While doing some work as to open source, I recently came across a section of the list of officially accredited open source license and that includes 3 licenses Made in Québec. These were apparently created by Québec authorities for its own purposes. Not too surprisingly, the original version of these 3 open source licenses is in French, contrary to most others of this kind.
The official site www.opensource.org now lists these 3 licenses, which I’m linking below to a micro-site created by the Centre de services partagés du Québec called “Forge gouvernementale”. The presentation of the documents on this site is much easier to read than the version posted on opensource.org (that presents the text of each license in a single block of text):
- Permissive: LiLiQ-P v1.1
- Reciprocity: LiLiQ-R v1.1
- Strong reciprocity: LiLiQ-R+ v1.1
The OSS licenses at issue were created with the government’s software development efforts in mind and (initially) presented in French, though an English translation is available. As with other open source licenses, the goal here is to free source code in the manner that maximizes the users’ rights and the ease with which it may be used and redistributed down the line. If you’re curious (I was), the Québec government published the following FAQ about these licenses.
The first license (LiLiQ-P) is akin to the Apache open source license and, thus fairly permissive. The code released under this license may be included in other software that is then distributed without having to make it available with the source code and without being required to distribute it through an open source license.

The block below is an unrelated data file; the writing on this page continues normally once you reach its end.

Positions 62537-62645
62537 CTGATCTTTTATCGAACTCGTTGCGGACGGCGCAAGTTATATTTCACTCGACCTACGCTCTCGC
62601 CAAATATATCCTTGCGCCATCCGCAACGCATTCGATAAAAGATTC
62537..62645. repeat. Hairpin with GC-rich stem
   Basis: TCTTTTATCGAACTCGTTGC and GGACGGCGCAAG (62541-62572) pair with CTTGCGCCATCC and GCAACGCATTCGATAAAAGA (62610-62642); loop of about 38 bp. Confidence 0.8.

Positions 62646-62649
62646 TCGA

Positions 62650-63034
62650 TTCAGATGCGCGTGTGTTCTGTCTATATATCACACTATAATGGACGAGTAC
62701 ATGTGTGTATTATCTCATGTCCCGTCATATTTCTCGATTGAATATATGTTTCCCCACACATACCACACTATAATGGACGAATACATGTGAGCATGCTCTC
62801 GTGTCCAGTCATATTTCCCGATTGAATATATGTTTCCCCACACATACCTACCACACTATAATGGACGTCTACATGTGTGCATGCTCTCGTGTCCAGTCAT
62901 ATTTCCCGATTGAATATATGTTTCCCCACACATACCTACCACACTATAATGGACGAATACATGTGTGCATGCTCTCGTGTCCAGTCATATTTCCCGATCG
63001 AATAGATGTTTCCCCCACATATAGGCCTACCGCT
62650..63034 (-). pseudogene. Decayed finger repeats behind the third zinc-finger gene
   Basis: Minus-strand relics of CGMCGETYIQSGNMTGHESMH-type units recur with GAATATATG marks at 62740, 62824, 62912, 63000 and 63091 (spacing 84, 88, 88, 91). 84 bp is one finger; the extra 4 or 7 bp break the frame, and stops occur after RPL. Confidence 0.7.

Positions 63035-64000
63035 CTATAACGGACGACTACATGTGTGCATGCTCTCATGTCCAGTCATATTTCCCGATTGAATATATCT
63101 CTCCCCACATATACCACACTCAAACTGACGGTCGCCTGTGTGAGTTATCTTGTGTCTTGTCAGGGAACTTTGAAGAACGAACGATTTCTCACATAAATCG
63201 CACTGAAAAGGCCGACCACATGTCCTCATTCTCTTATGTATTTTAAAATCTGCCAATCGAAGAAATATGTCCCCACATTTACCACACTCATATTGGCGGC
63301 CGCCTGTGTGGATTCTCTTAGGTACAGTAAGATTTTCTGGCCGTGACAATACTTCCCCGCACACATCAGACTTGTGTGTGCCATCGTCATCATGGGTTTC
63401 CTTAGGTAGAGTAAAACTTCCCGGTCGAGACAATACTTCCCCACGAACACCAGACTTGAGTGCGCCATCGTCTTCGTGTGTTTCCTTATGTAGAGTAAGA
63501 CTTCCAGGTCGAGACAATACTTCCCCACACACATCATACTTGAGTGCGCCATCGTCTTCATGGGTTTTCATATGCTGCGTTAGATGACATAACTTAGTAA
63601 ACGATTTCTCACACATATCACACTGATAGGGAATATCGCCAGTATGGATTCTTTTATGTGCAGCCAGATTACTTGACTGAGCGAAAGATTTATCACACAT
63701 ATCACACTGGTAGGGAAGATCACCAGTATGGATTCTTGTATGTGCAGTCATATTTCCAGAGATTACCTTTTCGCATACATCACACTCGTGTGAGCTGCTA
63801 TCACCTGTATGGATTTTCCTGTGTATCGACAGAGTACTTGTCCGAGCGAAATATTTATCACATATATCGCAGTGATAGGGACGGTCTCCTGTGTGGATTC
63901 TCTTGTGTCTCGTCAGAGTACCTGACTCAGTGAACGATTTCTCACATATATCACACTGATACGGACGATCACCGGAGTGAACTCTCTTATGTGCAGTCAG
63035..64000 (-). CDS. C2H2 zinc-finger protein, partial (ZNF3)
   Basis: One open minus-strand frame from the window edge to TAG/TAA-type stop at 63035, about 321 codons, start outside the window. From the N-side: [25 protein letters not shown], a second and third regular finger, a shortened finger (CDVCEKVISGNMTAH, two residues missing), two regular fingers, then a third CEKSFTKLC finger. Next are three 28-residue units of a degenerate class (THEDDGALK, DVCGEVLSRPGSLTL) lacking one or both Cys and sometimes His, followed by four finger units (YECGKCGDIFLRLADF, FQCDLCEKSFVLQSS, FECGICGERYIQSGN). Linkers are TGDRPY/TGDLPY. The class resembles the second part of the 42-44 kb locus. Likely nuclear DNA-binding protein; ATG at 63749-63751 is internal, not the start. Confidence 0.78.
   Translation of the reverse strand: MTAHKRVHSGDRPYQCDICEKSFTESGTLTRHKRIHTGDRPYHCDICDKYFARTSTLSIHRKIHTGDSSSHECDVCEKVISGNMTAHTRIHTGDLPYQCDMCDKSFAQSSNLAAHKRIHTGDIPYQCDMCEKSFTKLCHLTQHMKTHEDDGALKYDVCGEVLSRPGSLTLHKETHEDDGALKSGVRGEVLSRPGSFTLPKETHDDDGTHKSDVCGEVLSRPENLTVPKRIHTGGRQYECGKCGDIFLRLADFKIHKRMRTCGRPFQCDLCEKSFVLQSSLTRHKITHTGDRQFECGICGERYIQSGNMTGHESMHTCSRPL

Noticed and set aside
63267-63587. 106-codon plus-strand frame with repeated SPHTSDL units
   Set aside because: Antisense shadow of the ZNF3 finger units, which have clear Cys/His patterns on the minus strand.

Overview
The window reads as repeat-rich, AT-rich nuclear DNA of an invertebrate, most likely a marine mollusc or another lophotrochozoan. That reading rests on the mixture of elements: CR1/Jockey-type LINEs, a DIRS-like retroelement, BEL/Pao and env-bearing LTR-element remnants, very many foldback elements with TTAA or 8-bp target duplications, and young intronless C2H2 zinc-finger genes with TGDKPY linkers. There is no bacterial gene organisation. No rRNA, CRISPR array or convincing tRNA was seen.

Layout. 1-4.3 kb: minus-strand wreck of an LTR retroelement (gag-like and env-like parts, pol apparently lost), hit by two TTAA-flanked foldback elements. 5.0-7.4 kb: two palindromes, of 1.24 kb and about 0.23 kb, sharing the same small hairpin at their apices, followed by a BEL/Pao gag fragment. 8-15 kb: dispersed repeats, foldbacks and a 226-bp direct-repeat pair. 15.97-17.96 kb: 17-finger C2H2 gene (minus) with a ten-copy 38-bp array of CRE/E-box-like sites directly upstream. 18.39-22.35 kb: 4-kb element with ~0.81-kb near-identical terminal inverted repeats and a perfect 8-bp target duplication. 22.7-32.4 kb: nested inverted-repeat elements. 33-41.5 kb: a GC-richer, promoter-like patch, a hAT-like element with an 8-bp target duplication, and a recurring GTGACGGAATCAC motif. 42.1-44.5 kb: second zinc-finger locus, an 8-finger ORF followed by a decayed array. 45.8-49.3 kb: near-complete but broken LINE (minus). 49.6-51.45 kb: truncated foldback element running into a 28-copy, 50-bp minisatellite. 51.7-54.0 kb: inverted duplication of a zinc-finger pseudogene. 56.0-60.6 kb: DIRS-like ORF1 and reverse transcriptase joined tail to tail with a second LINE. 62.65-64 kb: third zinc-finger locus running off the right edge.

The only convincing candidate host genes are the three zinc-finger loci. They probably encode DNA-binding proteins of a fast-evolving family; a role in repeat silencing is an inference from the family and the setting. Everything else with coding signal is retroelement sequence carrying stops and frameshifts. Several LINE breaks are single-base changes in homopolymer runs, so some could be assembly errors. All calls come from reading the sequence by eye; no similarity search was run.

The other 2 licenses (LiLiQ-R and LiLiQ-R+) are relatively similar to somewhat more restrictive licenses such as the MPL license and the LGPL license, requiring that resulting software be made available, including as source code, through a LiLiQ-type license. Another feature of the licenses at issue resides in their reciprocity provisions, generally allowing the combination of LiLiQ code with code made available pursuant to most other open source licenses.
Is anyone really surprised that Québec would want to express how different it is from the rest of Canada (and the world) by creating its own version of an open source license? Eh, why not?